typeface. Each quarter it carries two case studies in which architects

pick an exciting building that has just been built using steel. The

other covers a favourite building.

’This case study has become a cult within the profession as each

architect tries to find the most obscure building to outdo the previous

buildings covered,’ says Stewart.

At only pounds 15,000 per quarter, Stewart finds the supplement highly

successful and very cost-effective. British Steel has plans to continue

the supplement in 1998 with a readership survey at some point next


In the world of the glossies, Cosmopolitan has published five

supplements this year covering topics such as glamour, health, shopping,

sex and reading, but Kippin admits that in only a few cases he was

approached by PR agencies.

Tatler, which has been publishing sponsored supplements for ten years,

now publishes four a year including the Veuve Clicquot Handbook to the

Season, Tatler at Home in association with Moet and Chandon, The

Tatler/Cunard Travel Guide and The Tatler Ashe Park Restaurant Guide.

Except for the Veuve Clicquot handbook, Tatler had to actively seek a

sponsor for the editorial-led ideas, says associate publisher Julie


Trade publications are also tapping into the profitable market of

sponsored supplements in order to differentiate themselves from other

publications and to provide value to readers.

Network Week and Network World, published by Emap Business

Communications, are two publications in the crowded market of

information technology titles which focus on the IT and communications

market. In March they published a supplement called Network 2000,

sponsored by Logical Networks plc.

’We decided to do a sponsored supplement with Logical because we know

its product and expertise is good and we would want to be associated

with them,’ says the contract publishing manager for Network Week and

Network World Jackie Quinn. ’Instead of sending out the supplement to

everyone, where most of them may not be read, we targeted particular

readers who are information hungry people who would want to read the


The difference in the cost of sponsored supplements between the

broadsheets, glossy magazines and trade publications is wide. For the

Times, the standard sponsorship package can cost pounds 72,000, which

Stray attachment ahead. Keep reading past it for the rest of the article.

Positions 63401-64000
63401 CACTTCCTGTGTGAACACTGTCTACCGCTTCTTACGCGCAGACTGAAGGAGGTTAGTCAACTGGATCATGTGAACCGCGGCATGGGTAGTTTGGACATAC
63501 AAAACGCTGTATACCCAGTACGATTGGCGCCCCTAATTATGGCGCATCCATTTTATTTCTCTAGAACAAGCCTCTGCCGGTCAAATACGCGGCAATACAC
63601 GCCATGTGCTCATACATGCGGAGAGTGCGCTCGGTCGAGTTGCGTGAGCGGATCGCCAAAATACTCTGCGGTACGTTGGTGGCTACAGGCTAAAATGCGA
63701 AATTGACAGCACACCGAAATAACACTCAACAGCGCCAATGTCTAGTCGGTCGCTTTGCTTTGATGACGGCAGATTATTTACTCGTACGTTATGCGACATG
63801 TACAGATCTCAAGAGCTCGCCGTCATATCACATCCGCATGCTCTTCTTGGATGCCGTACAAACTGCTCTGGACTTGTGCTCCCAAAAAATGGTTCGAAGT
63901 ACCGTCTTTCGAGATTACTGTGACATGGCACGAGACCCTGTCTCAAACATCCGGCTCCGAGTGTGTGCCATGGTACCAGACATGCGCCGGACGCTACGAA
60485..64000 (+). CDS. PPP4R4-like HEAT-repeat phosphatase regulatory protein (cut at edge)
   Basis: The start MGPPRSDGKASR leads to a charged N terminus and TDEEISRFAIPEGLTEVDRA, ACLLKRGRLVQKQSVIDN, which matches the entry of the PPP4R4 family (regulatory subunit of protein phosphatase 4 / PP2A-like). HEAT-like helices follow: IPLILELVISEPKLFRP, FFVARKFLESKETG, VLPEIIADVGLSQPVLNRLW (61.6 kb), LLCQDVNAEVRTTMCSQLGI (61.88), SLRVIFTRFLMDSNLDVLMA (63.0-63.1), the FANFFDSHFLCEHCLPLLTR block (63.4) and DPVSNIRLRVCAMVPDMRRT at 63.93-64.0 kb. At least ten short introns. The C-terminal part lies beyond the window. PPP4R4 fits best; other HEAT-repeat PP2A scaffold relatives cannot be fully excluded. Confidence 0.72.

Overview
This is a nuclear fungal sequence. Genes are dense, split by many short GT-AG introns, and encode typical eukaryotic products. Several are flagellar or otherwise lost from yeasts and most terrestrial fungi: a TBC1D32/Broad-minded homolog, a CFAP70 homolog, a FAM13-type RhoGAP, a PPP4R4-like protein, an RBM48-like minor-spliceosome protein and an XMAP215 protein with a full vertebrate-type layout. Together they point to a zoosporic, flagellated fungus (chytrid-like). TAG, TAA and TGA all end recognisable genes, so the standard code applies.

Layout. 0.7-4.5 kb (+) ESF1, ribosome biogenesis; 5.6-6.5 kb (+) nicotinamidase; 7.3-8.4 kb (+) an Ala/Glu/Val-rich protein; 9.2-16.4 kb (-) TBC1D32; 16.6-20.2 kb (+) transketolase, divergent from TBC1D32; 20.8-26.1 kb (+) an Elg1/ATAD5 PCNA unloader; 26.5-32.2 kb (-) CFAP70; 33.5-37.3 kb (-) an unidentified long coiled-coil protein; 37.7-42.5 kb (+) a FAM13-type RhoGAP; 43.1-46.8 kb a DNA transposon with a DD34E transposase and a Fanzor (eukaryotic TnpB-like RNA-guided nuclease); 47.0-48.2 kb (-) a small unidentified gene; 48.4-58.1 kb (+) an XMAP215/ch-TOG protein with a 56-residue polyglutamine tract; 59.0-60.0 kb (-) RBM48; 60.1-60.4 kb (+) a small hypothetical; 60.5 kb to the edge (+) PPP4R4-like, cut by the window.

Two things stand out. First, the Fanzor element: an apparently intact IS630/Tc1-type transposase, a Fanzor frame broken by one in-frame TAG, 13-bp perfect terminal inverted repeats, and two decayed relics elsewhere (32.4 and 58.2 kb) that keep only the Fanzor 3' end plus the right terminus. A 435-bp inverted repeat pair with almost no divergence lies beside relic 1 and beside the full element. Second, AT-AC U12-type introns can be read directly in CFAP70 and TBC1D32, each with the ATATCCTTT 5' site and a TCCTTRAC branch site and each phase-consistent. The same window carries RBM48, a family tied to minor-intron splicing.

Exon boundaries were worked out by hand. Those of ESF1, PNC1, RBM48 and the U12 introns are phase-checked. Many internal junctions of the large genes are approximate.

includes the supplement appearing on the newspaper’s web site with a

link to the client’s web site.

At the Guardian and the Observer, sponsored supplements can cost between

pounds 50,000 and pounds 200,000, depending on what is required. At

Cosmopolitan, a 24-36 page mini magazine can run to more than pounds

100,000, while a sponsored A4 supplement in a trade publication, such as

Retail Week, can cost between pounds 8,000 and pounds 15,000.

Ultimately, the decision on whether to run a sponsored supplement should

be based not on the cost but on the PR objectives, the messages a client

is trying to communicate, and on the target audiences. ’PR agencies

often don’t hold the budget for these kinds of projects and it normally

comes from the advertising budget . But that is changing,’ says the

Times’ Avery.

Quinn agrees. ’PR agencies have a role to play in sponsored


At the end of the day it is all about making your client stand out from

the competition.’


The arena of glossy consumer magazines is a lucrative one for

supplements and historically has mainly involved the women’s press. But

PR agencies are discovering the market for men’s publications, to the

delight of publishers.

Cohn and Wolfe has frequently utilised advertorials and sponsored

supplements in glossy magazines for clients such as Heineken, Diet Coke

and deodorant brand Soft and Gentle.

Martin Thomas, managing director of Cohn and Wolfe is, not surprisingly,

a fan. ’They are creatively done and they are a supplement to media


They are a good way to communicate a complex message and are an

alternative to advertisements.’

Last summer, Soft and Gentle targeted the teenage/young women’s market

through the magazine Sugar and ran a supplement on Let’s talk girls’

talk - 16 pages of intimate body secrets. The Sugar/Soft and Gentle

special, as it was branded, was attached in the middle of the July issue

and sealed with a perforation. There was an accompanying promotion

offering readers a chance to win a Soft and Gentle ’pamper’ pack.

Sugar magazine was again the focus for Diet Coke, when the Here comes

summer! supplement was developed.

Again, the target was young girls. The 12-page special covered male

celebrities, summer fashion, and boy-watching, along with subtle

pictures of young girls holding bottles of Diet Coke. There was also a

competition to win a weekend in London.

While magazines targeting men are relatively unexplored territory for

sponsored supplements, November’s issue of Total Sport features a

24-page mini booklet for the rugby season, sponsored by Heineken. The

booklet, entitled Fourteen men and a hooker - everything you needed to